(Host) Governor Jim Douglas is calling on lawmakers to repeal Act 60 and Act 68, the state’s education financing laws, and replace them with a system that places greater tax burdens on local communities that spend above the statewide average.
Douglas didn’t outline a new system during his Inaugural Address – instead he proposed a statewide collaboration to consider new ideas to fund Vermont schools.
VPR’s Bob Kinzel reports:
(Kinzel)Douglas devoted the majority of his 4th Inaugural Address to education financing because he says it represents more than 25% of all General Fund spending in Vermont.
The Governor says over the past five years, overall spending on education has increased by roughly 23% while the number of students across the state has decreased by just over 4%.
He argues that the current system isn’t sustainable and that all areas of state government, including education, must share some of the burden to help balance the state budget in a difficult year:
(Douglas)"The Education Fund has not shared any of the sacrifice seen by other areas of state government. If we continue to excuse education spending from equal treatment, we force health care and human services, the lion’s share of the remaining general fund to shoulder the burden of balancing a responsible budget. That is not a realistic or compassionate option."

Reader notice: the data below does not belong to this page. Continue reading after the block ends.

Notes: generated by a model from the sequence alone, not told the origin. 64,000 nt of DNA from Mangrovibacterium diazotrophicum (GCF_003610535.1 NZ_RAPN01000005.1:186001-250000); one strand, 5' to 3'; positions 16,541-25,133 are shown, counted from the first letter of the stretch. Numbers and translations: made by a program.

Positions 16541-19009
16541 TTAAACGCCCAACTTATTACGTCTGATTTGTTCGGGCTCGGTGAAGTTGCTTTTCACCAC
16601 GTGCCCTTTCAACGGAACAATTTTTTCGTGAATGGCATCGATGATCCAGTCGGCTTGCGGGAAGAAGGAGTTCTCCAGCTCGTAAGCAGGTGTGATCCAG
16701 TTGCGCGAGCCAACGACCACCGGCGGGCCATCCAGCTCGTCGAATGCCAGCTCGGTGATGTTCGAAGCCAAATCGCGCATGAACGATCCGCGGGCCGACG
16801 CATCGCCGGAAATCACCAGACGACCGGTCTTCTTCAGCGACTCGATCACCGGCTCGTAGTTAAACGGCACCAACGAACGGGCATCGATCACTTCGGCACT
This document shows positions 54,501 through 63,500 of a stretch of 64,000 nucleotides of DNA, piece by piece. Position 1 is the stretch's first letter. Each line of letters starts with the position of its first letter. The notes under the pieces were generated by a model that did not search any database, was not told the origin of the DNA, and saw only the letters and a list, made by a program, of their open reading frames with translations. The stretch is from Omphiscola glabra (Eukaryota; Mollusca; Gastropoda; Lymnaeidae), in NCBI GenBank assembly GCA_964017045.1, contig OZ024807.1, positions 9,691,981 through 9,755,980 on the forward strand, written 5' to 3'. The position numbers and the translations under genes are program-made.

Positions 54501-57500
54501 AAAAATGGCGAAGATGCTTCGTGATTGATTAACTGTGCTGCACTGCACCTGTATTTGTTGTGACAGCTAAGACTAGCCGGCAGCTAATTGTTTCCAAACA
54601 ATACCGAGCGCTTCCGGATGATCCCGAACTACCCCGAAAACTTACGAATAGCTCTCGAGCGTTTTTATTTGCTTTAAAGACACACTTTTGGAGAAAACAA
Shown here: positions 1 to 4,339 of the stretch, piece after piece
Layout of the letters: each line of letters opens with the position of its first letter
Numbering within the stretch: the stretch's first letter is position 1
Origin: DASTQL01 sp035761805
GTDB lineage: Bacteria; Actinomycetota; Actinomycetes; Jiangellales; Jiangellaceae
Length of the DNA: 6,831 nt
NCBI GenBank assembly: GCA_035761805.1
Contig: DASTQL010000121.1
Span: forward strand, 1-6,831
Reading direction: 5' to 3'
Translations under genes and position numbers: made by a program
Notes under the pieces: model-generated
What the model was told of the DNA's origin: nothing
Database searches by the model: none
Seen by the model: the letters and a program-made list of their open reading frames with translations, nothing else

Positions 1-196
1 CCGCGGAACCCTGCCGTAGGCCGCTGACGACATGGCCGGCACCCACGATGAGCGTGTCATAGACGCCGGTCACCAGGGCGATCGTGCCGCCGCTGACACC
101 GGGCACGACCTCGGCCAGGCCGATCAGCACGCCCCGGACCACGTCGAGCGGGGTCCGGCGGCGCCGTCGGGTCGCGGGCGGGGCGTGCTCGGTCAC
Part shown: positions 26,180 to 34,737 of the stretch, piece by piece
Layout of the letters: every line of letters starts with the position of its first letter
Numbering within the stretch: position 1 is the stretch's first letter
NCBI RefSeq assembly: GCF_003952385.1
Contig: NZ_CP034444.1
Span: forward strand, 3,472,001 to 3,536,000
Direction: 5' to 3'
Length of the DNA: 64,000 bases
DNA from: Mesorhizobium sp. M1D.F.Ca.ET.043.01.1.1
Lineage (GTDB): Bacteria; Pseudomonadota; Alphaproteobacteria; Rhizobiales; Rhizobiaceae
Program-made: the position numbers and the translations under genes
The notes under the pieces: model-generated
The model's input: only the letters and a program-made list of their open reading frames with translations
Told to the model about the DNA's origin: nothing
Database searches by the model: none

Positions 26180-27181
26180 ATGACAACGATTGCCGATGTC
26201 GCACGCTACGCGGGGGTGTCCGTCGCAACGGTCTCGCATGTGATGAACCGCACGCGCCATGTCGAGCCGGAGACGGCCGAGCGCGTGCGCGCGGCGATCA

Douglas blamed the current funding system for most of the state’s education financing problems. He says the law is virtually impossible to understand and he says it’s failed to control local spending:
(Douglas) "Our current education funding system is failing taxpayers and local voters. For over a decade Vermonters in every corner of the state have borne the heavy burden of rising property taxes under Act 60… Act 60 and Act 68 are fundamentally broken and beyond repair. Piecemeal changes cannot mend a system that is so far out of balance. Only a wholesale transformation will return control to communities and put education funding on a sustainable course for the future."
Douglas didn’t propose a specific alternative to replace Act 68, instead he called for a statewide collaboration to draft a new approach.
In the meantime, he wants to freeze state spending on education for a year:
(Douglas) "In order to create a funding bridge until a new system is established, I propose a common sense measure to freeze per pupil spending for schools and categorical grants at current levels. When we consider what government businesses and families are facing, level funding is a fair approach. Further we will strengthen local control by holding school districts directly responsible fir tax increases. "
Douglas also says the current system of linking a homeowner’s property tax burden to their income is too generous.
He wants to reduce the top income cap for this program from $90,000 to $75,000.
For VPR News I’m Bob Kinzel in Montpelier.